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How to Listen—Really Listen—To Feedback From Your Team
Listening to—and learning from—employees makes for a more humble and thoughtful leader. Chris Shirley, support services director, shares how he turned some stinging feedback into an opportunity to create community and inclusion.

wife, who is a nurse, works with one of my former employees. She told me that one day she decided to ask him what it was like working for me. 

“What was it like to work for my husband?" she said. He responded, "Well, I don't really know. He's kind of closed, he's not very approachable. He doesn't come across as very friendly.” 

The feedback stung, but it made me recognize that if I truly want to connect with people, I had to change my approach. A year ago, I implemented the Employee Spotlight program.

Learning through story

The genesis of this project was to get to know my employees better. My service lines are an eclectic group. I manage over 340 full-time employees, spread out over 2.5 million square feet, running a 24/7 operation. Since my teams work all over the place, I don’t see them as often as I’d like. I’d incorporated rounding into my daily routine for years but, honestly, I wasn’t that good at it. I’d fall into superficial how’s-the-weather-type conversations. I knew that, to build trust, I needed to forge more meaningful relationships with my staff. 

The program is simple: I meet with my employees one-on-one to get to know them better, then write up a short bio for the loop screen outside my office the following week. This way, not only can I learn a little bit more about them, but they can also learn more about each other. I rely on supervisors from our twelve different teams to send employees my way. 

I give them two ground rules. First, don’t tell me anything that you don’t want everybody to know. Second, the floor is yours–tell me what it is that makes you, you.

Initially, I faced general mistrust: “What does he really want? What is he trying to do here?” I had to overcome that self-built barrier, because while I knew everything about their productivity reports, quality reports, and uniforms, I didn’t know anything about their lives outside of work. To help build that trust I had to be vulnerable and share my own stories with them. Easy conversations about families, pets, hometowns and hobbies helped trigger progress.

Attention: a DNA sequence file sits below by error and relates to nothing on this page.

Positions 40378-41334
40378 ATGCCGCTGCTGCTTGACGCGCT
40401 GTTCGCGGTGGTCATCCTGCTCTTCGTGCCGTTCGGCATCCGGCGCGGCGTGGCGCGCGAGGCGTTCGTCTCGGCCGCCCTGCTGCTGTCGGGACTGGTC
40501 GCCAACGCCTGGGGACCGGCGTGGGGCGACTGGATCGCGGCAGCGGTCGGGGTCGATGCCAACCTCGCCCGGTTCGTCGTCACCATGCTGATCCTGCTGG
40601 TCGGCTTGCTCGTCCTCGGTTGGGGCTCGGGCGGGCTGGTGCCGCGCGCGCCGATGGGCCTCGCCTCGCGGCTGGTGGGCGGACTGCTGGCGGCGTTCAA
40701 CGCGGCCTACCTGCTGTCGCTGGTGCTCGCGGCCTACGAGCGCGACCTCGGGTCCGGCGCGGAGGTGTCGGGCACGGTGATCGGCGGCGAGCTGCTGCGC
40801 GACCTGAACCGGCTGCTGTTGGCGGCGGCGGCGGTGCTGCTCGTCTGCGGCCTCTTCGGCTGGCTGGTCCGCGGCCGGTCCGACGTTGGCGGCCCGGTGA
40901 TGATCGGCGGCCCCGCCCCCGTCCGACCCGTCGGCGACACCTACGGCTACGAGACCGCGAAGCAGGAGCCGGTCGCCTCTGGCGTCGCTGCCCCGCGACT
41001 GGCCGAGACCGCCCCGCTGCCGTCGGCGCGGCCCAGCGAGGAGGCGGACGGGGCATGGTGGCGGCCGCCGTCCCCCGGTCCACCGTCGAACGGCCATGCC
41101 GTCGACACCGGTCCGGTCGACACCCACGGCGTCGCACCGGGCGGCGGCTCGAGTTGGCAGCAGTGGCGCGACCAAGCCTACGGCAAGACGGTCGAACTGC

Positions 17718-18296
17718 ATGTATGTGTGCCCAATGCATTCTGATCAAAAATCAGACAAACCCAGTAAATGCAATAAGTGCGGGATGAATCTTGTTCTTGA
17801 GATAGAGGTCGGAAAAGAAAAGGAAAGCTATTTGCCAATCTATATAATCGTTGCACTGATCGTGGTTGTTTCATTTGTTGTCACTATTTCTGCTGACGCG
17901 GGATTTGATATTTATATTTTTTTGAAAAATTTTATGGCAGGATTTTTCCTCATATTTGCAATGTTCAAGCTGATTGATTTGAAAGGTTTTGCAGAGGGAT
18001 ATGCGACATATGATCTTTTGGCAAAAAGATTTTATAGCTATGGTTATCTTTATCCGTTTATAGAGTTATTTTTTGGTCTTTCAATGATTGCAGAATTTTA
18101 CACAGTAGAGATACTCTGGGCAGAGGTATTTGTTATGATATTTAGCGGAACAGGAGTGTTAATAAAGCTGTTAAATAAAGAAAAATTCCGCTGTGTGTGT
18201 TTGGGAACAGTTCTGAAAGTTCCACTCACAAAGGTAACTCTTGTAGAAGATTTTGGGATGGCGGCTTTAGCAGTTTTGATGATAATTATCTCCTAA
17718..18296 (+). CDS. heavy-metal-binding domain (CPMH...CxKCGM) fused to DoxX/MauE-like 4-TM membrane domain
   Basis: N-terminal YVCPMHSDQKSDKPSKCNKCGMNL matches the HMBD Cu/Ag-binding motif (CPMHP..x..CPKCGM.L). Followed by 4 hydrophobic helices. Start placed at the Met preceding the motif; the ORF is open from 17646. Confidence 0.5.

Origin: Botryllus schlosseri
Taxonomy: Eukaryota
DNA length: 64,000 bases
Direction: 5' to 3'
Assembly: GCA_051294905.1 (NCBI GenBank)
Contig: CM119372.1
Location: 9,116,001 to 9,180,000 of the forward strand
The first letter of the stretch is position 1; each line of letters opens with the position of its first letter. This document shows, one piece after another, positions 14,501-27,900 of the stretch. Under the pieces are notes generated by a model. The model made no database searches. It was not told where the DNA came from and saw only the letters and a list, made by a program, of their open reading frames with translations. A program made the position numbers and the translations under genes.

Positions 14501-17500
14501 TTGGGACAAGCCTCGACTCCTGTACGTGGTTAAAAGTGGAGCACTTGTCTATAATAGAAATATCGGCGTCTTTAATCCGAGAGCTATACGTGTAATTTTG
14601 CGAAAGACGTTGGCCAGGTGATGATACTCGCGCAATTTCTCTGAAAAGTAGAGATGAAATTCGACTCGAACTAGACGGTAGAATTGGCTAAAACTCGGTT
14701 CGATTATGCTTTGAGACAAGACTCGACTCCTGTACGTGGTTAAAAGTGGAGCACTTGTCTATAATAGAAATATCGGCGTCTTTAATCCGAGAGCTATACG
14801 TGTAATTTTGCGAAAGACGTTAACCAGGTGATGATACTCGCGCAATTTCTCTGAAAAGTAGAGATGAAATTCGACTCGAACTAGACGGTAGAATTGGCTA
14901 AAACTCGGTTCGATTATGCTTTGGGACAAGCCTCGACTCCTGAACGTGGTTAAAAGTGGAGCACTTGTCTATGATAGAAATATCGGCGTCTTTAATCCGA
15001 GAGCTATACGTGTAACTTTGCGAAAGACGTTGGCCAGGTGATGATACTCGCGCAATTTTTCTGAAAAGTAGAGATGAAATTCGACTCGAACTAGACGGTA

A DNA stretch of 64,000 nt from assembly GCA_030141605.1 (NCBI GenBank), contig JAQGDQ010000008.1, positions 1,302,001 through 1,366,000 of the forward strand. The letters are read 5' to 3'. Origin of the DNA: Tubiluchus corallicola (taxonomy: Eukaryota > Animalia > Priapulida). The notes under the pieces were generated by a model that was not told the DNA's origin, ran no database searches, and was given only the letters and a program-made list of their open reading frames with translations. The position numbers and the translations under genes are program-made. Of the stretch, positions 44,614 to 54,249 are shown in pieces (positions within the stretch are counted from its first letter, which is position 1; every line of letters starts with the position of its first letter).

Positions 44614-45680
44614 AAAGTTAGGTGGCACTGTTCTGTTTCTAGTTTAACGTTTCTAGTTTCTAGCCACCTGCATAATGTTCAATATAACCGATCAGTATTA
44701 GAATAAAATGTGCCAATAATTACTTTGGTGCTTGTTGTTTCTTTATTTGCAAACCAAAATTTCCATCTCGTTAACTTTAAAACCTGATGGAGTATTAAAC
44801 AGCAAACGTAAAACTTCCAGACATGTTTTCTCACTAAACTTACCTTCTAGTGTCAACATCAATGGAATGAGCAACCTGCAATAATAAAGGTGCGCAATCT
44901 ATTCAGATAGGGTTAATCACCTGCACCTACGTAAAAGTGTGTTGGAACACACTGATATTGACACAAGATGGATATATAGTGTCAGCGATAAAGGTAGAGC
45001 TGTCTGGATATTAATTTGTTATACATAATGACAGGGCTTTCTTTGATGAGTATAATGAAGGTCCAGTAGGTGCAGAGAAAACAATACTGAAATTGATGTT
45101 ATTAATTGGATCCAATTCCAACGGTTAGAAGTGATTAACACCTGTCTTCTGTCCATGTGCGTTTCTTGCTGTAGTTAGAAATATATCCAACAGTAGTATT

The impact

I now connect with my employees in a more significant way. When I'm rounding, I’ll see an employee who told me they're a Jazz fan. I’ll say, "What did you think about what Shaq said about Donovan Mitchell?" We’ve opened up a forum for more genuine conversation. 

I think it’s also benefiting other employees. Sometimes I’ll walk out of my office and see three custodians standing by the screen, reading about a coworker. It’s an opportunity for them to learn about each other and relate to their colleagues based on specific interests. We’ve started incorporating native languages into the slides so when employees walk by, they can say, “That’s my language–that’s part of who I am!” 

We have people from all over the world working together. One employee traveled two full days to get here from Burma. During Environmental Services Week, we hung a map of the world in the break room and encouraged the staff to place a star where they were born. I counted 23 different countries. 

At the same time, we’re recognizing how much we all have in common. Cooking is a common interest. I am looking forward to international potluck lunches post-Covid. There’s also a lot of outdoor enthusiasts among us who enjoy hiking and kayaking. 

I’ve encountered people traveling through different cycles of life. I asked one employee, who’s been with us for 22 years, if I could interview her. She looked at me and said, "I'm retiring today." It was perfect timing–I got to visit with her as she said her goodbyes. During an interview with one of our valets, I discovered he was finishing school. I was able to congratulate him on his graduation day. 

"More than anything, this program has helped me realize that our organization is truly a family. We’ve uncovered a diverse community of people who want to share their experiences with each other."  

Advice for peers: “Take the feedback”

After that inadvertent feedback from my former employee, I won’t say I didn’t sulk a little. But it made me recognize I needed to step up as a leader; that a little humility could go a long way. I began focusing on what I needed to hear, not what I wanted to hear. 

Ultimately, it reminded me of the power of listening. I'm a storyteller–I tend to talk more than I listen. This program has helped me to stop and listen to who other people are. I know everything about me, but I don't know everything about other people. 

When you embark on a project, people ask two things. First: Is it worth your time? For me: Yes, absolutely. This program has brought me closer to my employees by teaching me the importance of authenticity. 

Second: What are the deliverables? Sure, this program might boost employee engagement and reduce turnover rates. But it also fosters something you won’t find in a productivity report: a deeper sense of community and inclusion. 

*Originally published March 2021


Chris Shirley

Director, Patient Support Services, University of Utah Health

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